Wrapping those standard cardboard initial letters with string or twine is a great way to spruce them up while adding texture. We couldn’t hang anything up at our wedding reception, so I painted extra original doors from my century home and placed them behind the bar. With the addition of a homemade ribbon garland (I tied strips of ribbon to a length of twine), poms and our initials, the doors transformed a simple bar top into a welcoming locale.
Photo courtesy of Wilmack Photo.
I followed this Yarn Covered Monogram Letter tutorial fairly closely, except instead of yarn , I used twine sourced from Home Depot.
Challenge: Because of the twine’s thickness and the shape of the letters, a different wrapping strategy was needed for each letter to prevent massive unevenness.
Solution: For the flat ends of the letters, I cut small strips of twine until I had enough to tape over the ends of the letter. Then I followed the tutorial wrapping instructions. My method left small gaps at the corners, but because the base letter and the twine were the same color, they weren’t noticeable.
Total Cost: $15
My wedding planner found these fantastic light column instructions on marthastewart.com. Spoiler alert: this was an expensive project! But, I wasn’t allowed to hang anything in our reception venue, and for the price, I was happy with the unique visual element these added to our reception. I’ll probably reuse them for a homemade photo booth in the future, and the lanterns and lights can be used again and again for other purposes.
Challenge: Because our venue was inside, I couldn’t just shove some dowel rods into the ground. I needed a system that could adequately support the columns while keeping them upright, yet be easily disassembled for transportation in my car.
Here’s what I used:
- 3/4″ dowel rods instead of 1″ (I found dowels longer than 48″ at Menard’s),
- Terracotta pots turned upside down for the base (the hole in the bottom is a nearly perfect fit for the 3/4″ dowel rod)
- Pool noodles (another near perfect fit for the 3/4″ dowel rod!)
- (32) 14″ lanterns sourced from Luna Bazaar for $60.60 including $11 shipping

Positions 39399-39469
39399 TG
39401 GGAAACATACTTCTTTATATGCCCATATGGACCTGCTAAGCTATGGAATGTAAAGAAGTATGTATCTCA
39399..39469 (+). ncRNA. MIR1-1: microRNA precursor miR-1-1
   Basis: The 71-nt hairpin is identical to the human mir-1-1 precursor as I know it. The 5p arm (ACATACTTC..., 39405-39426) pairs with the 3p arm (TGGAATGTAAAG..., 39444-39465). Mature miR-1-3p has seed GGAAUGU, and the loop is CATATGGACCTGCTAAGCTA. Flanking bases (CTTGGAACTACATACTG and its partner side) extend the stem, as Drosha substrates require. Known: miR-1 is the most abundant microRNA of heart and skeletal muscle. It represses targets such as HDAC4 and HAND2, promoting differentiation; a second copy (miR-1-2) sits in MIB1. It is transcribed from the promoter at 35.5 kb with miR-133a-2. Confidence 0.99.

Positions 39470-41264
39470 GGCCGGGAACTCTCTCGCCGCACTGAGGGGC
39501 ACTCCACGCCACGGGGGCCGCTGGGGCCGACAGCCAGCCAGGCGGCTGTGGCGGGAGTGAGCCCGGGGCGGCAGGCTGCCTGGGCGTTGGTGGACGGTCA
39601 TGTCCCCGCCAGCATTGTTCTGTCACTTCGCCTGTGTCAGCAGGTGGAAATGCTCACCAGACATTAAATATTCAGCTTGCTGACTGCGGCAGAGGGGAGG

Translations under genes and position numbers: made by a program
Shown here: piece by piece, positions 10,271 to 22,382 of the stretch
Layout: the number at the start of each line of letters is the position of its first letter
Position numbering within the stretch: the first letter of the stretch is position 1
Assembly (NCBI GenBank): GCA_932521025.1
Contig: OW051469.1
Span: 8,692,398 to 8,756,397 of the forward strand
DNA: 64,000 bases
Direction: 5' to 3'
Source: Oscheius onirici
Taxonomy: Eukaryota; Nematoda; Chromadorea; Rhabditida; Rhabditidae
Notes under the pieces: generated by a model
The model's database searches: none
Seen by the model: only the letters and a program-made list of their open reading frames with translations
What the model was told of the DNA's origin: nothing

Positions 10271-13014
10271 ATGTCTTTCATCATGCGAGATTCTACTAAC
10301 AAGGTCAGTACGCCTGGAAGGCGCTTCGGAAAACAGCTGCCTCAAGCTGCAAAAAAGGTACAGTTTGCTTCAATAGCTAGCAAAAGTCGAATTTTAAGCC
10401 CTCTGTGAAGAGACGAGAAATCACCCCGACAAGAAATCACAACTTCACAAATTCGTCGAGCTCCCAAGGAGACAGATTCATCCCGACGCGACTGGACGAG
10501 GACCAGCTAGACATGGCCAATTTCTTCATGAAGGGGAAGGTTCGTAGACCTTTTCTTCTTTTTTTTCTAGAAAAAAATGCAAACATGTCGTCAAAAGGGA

- (8) strands of white Bridal Lights
Before the wedding, I:
- Unwrapped all of the lanterns
- Painted the pots
- Cut the noodles with an x acto knife and bundled them together with masking tape
- Miter-sawed the dowel rods to size and masking-taped the stringed lights to the dowel rods
My planner assembled the pieces at the venue and voilà!
Total Cost for 8 Columns: $200 (or $25 per column)
My wedding planner found DIY instructions for decor spheres and recommended that I make them for my guest tables. It turned out to be a brilliant way to add texture, variety and more of my color scheme to the tables.
Challenge: I had trouble sourcing the embroidery hoops in the right sizes. Perhaps my local craft store had a swarm of embroiderists hit before I visited for this project because now they seem to have plenty of hoops in all sorts of sizes.
Solution: I ended up buying additional hoops online from Hobby Lobby for $0.99 each. To make 6 larger and 6 smaller spheres, I bought 12 each of 4″ hoops and 6″ hoops.
I followed the DIY instructions for decor spheres, using thumb tacks to secure the hoops, and painted the hoops instead of staining them. In hindsight, I think it would be much easier to paint the hoops before assembling the spheres.
Total cost for 12 spheres: $35
Creating your own signage is a great way to spice up any party for minimal cost. Several years ago, I created a giant chalkboard by purchasing a whiteboard and painting it with chalkboard paint (I couldn’t find a nice large chalkboard at the time). I knew I could use all of that space to my advantage for signage at our wedding reception.
There are two tricks to a good hand-written chalkboard: (1) a chalk marker and (2) planning sketches. Regular chalk is messy and hard to control. A chalk marker is easy to use and will allow you to create precise clean lines. And, the marker erases almost as easily as as regular chalk.
My Plan of Attack:
- Searched “chalkboard lettering” on Pinterest and found several signs and lettering examples for inspiration.
- Narrowed down inspiration to examples I felt I could somewhat replicate.
- Sketched out my design in pencil on paper, adjusting until I was happy.
- Sketched out my design and the letters VERY faintly with regular chalk onto the board.
- Went over the sketch with the chalk marker, erasing the regular chalk marks along the way.
I like crafts. I find myself getting antsy when weeks lapse without a new project. It was the DIY decor part of wedding planning/making that I loved the most (screw logistics!). Once the big day came and went, I started itching for something to work on. Luckily, my matron of honor is expecting, and her registry has inspired me to DIY a couple of nursery accessories, which I hope to share with you later this year (if they aren’t total disasters). In the meantime, I have a few wedding-related crafts to kick off this new blogging venture.
What venture? Well, like gazillions of other women out there, I spend a good amount of time on Pinterest. Occasionally I find an idea worth exploring… and sometimes I even get around to making something. My process usually involves:
- Trying to substitute materials I already have, instead of buying new supplies
- Deciphering the original instructions, often by relying on additional info sources
- Simplifying the steps
- Solving problems caused by all of the above
And now I’m going to try blogging about it. Like plenty of other blogs before mine, this might be a passing phase that starts semi-strong and fades quickly or loses focus entirely. I’m going to try to develop it through the lens of what I would want to see if I were the reader searching for a decor, home or party-related craft. If I keep it simple, it might add some value to our overly saturated world of content, but no promises.